The holidays are coming and the geese are getting fat. It’s time to pull some party ideas from an old man’s hat. I would say that everyone loves a holiday party, but that’s just not true; many of them suck. Here are a few tips that should help ensure that yours is of the non-sucky variety.
A weblog detailing cocktails, spirits, liqueurs, barware, bars, and bitters. Maintained by Michael Dietsch, a writer and hobbyist mixer in Brooklyn.
From Shanken News Daily, a look at the rise of rye whiskey.
Rye Whiskey Rising Fast, Spurred By Dynamic On-Trade Cocktail Culture
The U.S. whisk(e)y renaissance and vibrant cocktail culture have created ideal timing for rye whiskey’s serious return to the marketplace. The category, which never really recovered from Prohibition (1920-1933) and was relegated to near-oblivion as other whisk(e)y categories filled the void, is now back on track and making headway with support from some of the biggest U.S. whiskey producers.
Now, you young folks won’t remember this, but back in my day, when you wanted to make a cocktail, and you needed some cocktail bitters, you went to the soda-pop aisle of your grocery and found the shelves dedicated to mixers for adult beverages, and if you were lucky, you’d see a bottle of Angostura right there sitting next to the lime cordial and the sour mix and the tonic water.
Then about eight years ago, the bartender and booze writer Gary Regan formulated the newest and greatest recipe of his orange bitters, sensing a need in the marketplace, and so it came to pass that Regan’s Orange Bitters No. 6 became available to bartenders and cocktail nerds.
These days, you kids are spoiled for choice. I decided one day to count the number of upstart companies producing bitters, and I had to stop when I got to 30 because I can’t count much higher than that.
I’ve heard a rumor that in other parts of the country, the weather is turning colder, leaves are starting to drop from the trees, mountain men and other rustic types are gathering wood for their fireplaces, and drinkers are turning their bloodshot eyes toward the brown spirits.
Me? I have the air conditioning on as I type this. It’s about 80°F out there. Then again, my bloodshot eyes never turn away from brown spirits even when the temperatures crack the triple digits, but I’m unusual that way.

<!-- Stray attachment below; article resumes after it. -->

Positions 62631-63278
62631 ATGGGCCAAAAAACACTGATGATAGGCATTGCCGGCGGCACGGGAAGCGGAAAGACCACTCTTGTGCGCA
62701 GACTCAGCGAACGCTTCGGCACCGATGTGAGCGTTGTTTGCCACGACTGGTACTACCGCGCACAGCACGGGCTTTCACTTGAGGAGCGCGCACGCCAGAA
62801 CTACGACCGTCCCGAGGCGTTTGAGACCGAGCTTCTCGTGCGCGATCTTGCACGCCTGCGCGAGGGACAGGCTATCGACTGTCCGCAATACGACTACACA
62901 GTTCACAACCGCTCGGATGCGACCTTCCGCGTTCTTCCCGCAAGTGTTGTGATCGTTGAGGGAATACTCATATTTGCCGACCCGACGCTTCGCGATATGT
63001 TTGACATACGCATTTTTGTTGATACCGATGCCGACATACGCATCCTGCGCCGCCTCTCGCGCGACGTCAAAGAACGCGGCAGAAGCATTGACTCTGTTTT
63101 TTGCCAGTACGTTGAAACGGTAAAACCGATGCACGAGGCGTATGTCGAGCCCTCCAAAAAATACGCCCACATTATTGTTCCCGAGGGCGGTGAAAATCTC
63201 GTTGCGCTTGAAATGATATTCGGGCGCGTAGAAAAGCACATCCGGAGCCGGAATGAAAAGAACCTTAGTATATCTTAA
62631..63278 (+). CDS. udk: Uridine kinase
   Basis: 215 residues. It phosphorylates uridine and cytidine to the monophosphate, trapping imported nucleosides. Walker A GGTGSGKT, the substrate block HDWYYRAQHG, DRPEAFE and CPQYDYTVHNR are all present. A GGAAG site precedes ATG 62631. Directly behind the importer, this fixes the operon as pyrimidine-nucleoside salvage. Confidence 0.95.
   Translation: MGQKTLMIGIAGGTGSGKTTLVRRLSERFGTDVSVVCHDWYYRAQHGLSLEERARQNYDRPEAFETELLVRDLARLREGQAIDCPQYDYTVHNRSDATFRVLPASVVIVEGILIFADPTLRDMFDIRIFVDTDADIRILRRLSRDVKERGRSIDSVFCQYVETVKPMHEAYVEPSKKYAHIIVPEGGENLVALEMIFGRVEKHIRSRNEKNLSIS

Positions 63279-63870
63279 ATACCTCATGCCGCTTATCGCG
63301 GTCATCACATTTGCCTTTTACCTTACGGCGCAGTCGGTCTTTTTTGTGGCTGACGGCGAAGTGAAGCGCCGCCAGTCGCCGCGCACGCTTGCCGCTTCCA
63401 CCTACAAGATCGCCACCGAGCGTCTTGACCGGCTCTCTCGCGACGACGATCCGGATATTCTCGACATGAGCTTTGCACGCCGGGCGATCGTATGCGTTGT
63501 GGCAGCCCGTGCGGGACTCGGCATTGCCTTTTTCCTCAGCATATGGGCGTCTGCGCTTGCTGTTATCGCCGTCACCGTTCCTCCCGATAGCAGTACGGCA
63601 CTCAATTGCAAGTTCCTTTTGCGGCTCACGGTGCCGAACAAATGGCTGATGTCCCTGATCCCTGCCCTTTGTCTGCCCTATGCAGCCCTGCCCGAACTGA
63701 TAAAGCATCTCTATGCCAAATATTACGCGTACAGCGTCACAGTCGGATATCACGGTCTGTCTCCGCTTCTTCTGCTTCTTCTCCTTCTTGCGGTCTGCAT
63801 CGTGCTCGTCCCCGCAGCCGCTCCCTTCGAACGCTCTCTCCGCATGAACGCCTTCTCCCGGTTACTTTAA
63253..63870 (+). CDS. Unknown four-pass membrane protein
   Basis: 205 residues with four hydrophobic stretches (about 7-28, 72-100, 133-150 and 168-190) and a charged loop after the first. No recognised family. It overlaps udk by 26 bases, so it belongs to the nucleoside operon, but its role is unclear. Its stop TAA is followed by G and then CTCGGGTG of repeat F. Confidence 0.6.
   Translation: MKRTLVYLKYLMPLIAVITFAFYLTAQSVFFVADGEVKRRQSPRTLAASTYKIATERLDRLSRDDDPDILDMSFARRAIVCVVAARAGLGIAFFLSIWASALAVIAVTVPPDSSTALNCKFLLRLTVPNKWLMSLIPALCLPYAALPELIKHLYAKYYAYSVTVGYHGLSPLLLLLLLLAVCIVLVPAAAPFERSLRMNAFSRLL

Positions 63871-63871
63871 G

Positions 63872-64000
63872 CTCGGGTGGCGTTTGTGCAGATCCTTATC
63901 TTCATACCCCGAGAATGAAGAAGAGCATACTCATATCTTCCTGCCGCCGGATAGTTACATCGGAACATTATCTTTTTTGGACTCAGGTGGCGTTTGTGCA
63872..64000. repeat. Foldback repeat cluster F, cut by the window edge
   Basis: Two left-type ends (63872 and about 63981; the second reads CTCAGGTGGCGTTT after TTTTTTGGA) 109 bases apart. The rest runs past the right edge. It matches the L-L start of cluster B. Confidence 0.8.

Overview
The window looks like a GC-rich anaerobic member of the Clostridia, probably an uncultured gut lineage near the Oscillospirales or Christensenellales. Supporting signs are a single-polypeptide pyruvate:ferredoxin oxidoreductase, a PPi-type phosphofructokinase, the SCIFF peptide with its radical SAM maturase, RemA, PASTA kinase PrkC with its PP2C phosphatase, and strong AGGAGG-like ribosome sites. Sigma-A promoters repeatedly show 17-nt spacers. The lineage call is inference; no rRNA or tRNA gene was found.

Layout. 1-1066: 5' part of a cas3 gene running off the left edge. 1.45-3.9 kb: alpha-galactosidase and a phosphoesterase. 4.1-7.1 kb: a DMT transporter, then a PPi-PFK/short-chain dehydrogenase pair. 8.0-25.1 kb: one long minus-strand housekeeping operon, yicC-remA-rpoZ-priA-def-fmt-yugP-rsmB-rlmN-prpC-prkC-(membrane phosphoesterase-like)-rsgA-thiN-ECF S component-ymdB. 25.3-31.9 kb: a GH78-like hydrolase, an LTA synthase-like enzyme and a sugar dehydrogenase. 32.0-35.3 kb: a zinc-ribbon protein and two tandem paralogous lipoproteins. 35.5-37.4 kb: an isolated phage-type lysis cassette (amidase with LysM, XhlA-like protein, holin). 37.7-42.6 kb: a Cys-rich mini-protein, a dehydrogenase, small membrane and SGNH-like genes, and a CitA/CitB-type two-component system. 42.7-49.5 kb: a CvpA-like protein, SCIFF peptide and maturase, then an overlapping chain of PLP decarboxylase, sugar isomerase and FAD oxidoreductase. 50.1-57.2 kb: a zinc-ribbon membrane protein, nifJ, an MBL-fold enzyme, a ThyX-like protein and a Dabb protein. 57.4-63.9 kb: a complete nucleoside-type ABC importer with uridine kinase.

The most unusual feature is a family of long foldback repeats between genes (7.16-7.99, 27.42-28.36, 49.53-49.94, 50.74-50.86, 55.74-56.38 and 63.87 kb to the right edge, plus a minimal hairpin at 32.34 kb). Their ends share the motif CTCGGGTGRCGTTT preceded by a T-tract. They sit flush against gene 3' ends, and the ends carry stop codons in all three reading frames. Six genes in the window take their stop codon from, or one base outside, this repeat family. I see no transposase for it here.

A few months ago, I provided a primer on Scotch terms. Today, I thought I’d turn my gaze inward and explain a few things about good old bourbon whiskey.
Next time you’re at the gym or the salon or the grocery, and someone says it’s a sacrilege to mix Scotch into a cocktail, promise me you’ll grab that person, take him or her out back, and…
[Want to know my picks for five essential Scotch cocktails? Read on!]
Harry Craddock only wrote one book, the Savoy Cocktail Book, but many of the cocktails in that book are justly renowned and worth adding to your repertoire. The Corpse Reviver #2 is probably the most famous, but we’ve written about that drink many times before, so we’ll move on to a few other cocktails from Savoy that you should know.
I‘m sure you guys are pulling out your favorite new Scotch terminology at cocktail parties, and using those distillation terms in every Saturday’s crossword, but now that we’ve covered the basics, I wanted to focus in on a certain kind of distillation—the kind that takes place in the pot still.
What’s a pot still? Why does it matter? Well, I’m glad you asked. Today we’ll chat about this distillation equipment’s origins, what it does, and how it’s used.
When you start looking through vintage cocktail books, one thing you’ll quickly notice are the names of obscure ingredients—products with names like Caperitif and Hercules. And if you’re anything like me, you’re curious about these products. What were they? What do (or did) they taste like?
My latest at Serious Eats. [Read on!]
My piece on ingredient substitutions at Serious Eats.